Ultimately, though, it comes down to privilege—the privilege of coming from wealthy and powerful countries.
While I don’t pretend to know the mind of government officials renewing visas abroad, having a powerful government on our side helps, as does the U.S. dollars lining our pockets—oftentimes a more reliable currency than local ones. Paying for expensive visas and contributing to the local economy can be a boon for countries that may not even want us there. Putting up with a bit of proselytizing is worth the value we bring into the country.
But political power counts, too. Even when I was interrogated in said closed country before my expulsion, I was treated very differently from my friends from Uganda, Egypt and other African countries. They were threatened and beaten, and I was not, although I was still terrified. I was treated less harshly because of my U.S. citizenship—and the threat that stands behind it.
These are the overt ways privilege plays out. But ultimately, we use our privilege to justify our behavior in moral terms: because of our nationality, other countries’ rules shouldn’t apply to us.
Sometimes, this moral argument is explicitly made. In South Sudan, with a few exceptions, my friends and I who were working for nonprofits had to pay $100 every month to renew our visas. It was a half day, each month, of waiting in several lines outside in the muggy heat, dealing with grumpy, distracted men in uniforms with large guns. We all hated the process, and most of us treated it with a lot of disdain—and shared stories over drinks on the Nile about how unfair it all was. We were coming here to help this country. Why should they make us jump through these hoops? Our virtue, we implicitly said, meant we should be exempt from obeying rules we saw as inconvenient.
But $100 and 3 hours every month or so—there was no Immigration and Customs Enforcement (ICE) to track down violators, so lapses weren’t uncommon—is practically nothing compared to the process for a South Sudanese to even try and come visit America, much less be allowed to live here indefinitely on false pretenses.
Our privilege blinds us to just how hypocritical all of this is. We say we want to take the gospel to all nations and people groups (many of these in closed countries), support people to do so and expect open borders for the sake of the Great Commission—but simultaneously close our borders to people fleeing these same countries we’re pursuing.
Our privilege makes us see the world upside down. Wealthy Western Christians have no inherent right to set up shop in any country of their choosing. The Universal Declaration of Human Rights says everyone has the right to seek and enjoy asylum in another country—and yet we deny refugees and asylum-seekers admittance to this country in the same moment that we attempt to get around other countries’ legitimate immigration laws.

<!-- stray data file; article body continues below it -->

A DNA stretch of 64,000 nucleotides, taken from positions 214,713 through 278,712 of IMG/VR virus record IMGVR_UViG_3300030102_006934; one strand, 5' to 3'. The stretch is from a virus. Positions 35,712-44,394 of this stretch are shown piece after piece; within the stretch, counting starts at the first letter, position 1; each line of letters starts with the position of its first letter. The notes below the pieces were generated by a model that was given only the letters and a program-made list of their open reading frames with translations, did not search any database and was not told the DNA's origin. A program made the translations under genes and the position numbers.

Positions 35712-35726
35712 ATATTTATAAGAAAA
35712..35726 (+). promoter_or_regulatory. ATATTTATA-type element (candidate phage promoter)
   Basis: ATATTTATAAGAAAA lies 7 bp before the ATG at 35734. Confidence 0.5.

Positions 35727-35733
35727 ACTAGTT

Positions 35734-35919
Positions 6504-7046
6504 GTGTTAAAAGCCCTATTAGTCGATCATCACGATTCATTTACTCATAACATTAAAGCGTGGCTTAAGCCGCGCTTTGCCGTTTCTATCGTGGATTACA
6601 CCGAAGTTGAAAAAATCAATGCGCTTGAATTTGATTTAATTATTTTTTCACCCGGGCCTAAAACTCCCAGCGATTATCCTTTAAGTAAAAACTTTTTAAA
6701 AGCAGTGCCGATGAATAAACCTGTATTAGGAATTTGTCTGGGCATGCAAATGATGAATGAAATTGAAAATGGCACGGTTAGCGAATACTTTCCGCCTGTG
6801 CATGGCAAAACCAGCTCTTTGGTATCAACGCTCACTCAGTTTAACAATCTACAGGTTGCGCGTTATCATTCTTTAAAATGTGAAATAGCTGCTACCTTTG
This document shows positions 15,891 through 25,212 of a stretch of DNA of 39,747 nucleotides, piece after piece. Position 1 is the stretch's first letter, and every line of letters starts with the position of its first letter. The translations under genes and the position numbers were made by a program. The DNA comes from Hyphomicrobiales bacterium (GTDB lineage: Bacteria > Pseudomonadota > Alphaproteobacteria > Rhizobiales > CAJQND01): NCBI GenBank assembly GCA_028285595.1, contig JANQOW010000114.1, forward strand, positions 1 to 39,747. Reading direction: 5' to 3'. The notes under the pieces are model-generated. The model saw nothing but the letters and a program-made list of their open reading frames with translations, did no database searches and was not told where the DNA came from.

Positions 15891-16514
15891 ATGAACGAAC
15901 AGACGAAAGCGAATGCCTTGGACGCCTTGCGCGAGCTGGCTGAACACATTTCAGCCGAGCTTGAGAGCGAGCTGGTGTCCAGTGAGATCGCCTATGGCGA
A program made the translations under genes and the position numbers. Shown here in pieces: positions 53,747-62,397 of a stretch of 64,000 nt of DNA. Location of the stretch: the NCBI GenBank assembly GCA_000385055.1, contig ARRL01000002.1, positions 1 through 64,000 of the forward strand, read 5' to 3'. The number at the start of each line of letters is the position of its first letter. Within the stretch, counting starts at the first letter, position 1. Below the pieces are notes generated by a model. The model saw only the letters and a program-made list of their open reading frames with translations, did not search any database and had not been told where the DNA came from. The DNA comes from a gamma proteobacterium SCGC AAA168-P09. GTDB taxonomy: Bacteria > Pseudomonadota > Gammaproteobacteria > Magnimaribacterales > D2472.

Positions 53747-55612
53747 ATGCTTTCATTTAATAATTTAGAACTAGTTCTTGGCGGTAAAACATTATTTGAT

If we’re going to eschew the laws of man in favor of the laws of God, then we should at least be consistent. If we take seriously Jesus’ directive to go make disciples of all nations, necessitating breaking the law in certain countries, then we should also take seriously his directive to welcome the stranger, the sick, the sojourner and the refugee.
If we are loud about going where the unreached and the hurting are, then we should be equally loud about allowing the unreached and hurting into our own borders—whether we are stayers supporting goers, or goers sent out by stayers.
My husband is an immigrant, so we know first-hand how complicated the immigration process to come to America is. On the day my husband was to have his green card interview at the U.S. embassy in the third country where we were living, I posted on social media asking for prayers because we had a lot riding on it: we’d sunk over $1,000 and countless hours over 11 months on paperwork alone, and I urgently needed to go back to the U.S. for my health. The outpouring of love and support we received was tremendous.
A former missions professor of mine, from a leading Christian university, replied to the post, too, having sensed an opportunity to talk politics. He posted flippant comments and false statements about emigrating to America, essentially defending a ban on certain migrants based on their religion. In his view, it was a good, Christian thing to defend the border from Muslims—even those with legitimate rights to visas through family, work or asylum.
I was extremely disappointed that a professor—of missions, no less—took a post from a former student, on the field and asking for prayer, and used it as an opportunity for political point-scoring. I knew we disagreed on many things, but I did not expect such behavior.
A few months later, the same professor posted on Facebook asking for prayers for he and his wife: they were missionaries in another country and needed help with their immigration status. They needed support—and seemed annoyed about it, too—because the paperwork was expensive and time-consuming.
The irony was not lost on me.
A person who had been extremely outspoken about his desire to keep America safe, block emigrants and ban people on the basis of bringing a foreign religion into the country, was himself seeking extended residence in another country so he could keep importing his faith. He expects open borders, as long as they are not his own.
He is an immigration hypocrite, and he is not alone.
Beth Watkins spent six years working with street children, refugees and other vulnerable populations in North and Sub-Saharan Africa. Beth holds a B.A. in Religion in Cross Cultural Studies and speaks regularly at churches about her experiences overseas. She is currently settling back in the U.S. with her immigrant husband. You can find her on her website, Facebook and Twitter.